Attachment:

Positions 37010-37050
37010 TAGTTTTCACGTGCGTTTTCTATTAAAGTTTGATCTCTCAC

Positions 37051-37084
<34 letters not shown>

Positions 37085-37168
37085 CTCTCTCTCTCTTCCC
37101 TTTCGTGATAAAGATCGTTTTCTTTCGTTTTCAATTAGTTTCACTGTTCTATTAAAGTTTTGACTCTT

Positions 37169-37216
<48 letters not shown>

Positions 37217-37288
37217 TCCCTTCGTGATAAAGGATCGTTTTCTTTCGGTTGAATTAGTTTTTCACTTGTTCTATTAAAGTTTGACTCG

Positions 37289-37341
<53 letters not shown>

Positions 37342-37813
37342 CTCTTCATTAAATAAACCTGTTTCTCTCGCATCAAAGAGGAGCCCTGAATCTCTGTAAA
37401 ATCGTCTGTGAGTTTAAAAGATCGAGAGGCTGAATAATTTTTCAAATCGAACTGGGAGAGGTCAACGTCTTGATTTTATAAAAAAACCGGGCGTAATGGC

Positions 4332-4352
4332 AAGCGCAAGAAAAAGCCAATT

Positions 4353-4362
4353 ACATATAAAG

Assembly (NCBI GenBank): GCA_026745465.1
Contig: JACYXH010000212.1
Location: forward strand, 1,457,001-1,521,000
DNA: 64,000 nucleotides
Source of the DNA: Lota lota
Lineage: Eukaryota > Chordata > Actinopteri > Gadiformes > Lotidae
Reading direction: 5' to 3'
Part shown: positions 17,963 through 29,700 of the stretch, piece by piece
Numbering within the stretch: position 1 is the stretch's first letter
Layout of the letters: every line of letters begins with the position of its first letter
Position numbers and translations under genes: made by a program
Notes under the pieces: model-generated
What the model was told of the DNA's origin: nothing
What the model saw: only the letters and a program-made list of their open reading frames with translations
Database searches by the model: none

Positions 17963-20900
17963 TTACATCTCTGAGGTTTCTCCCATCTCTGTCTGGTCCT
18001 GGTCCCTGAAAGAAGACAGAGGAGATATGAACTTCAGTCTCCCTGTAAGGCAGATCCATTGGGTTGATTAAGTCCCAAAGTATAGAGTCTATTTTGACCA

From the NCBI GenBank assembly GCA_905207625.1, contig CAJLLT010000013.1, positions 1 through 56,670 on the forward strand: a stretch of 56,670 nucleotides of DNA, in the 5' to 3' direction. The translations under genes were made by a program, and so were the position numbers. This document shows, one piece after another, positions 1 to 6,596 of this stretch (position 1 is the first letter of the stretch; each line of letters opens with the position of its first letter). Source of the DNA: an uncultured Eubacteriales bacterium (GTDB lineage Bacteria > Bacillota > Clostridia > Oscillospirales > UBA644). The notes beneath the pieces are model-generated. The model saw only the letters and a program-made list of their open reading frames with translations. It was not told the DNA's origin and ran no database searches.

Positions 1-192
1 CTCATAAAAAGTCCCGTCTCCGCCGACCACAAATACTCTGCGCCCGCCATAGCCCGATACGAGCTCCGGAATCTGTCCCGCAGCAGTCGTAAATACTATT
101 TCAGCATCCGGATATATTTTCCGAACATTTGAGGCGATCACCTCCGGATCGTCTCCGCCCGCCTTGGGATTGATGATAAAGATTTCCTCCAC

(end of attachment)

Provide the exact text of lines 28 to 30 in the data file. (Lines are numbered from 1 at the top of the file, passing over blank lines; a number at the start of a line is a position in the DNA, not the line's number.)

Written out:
Part shown: positions 17,963 through 29,700 of the stretch, piece by piece
Numbering within the stretch: position 1 is the stretch's first letter
Layout of the letters: every line of letters begins with the position of its first letter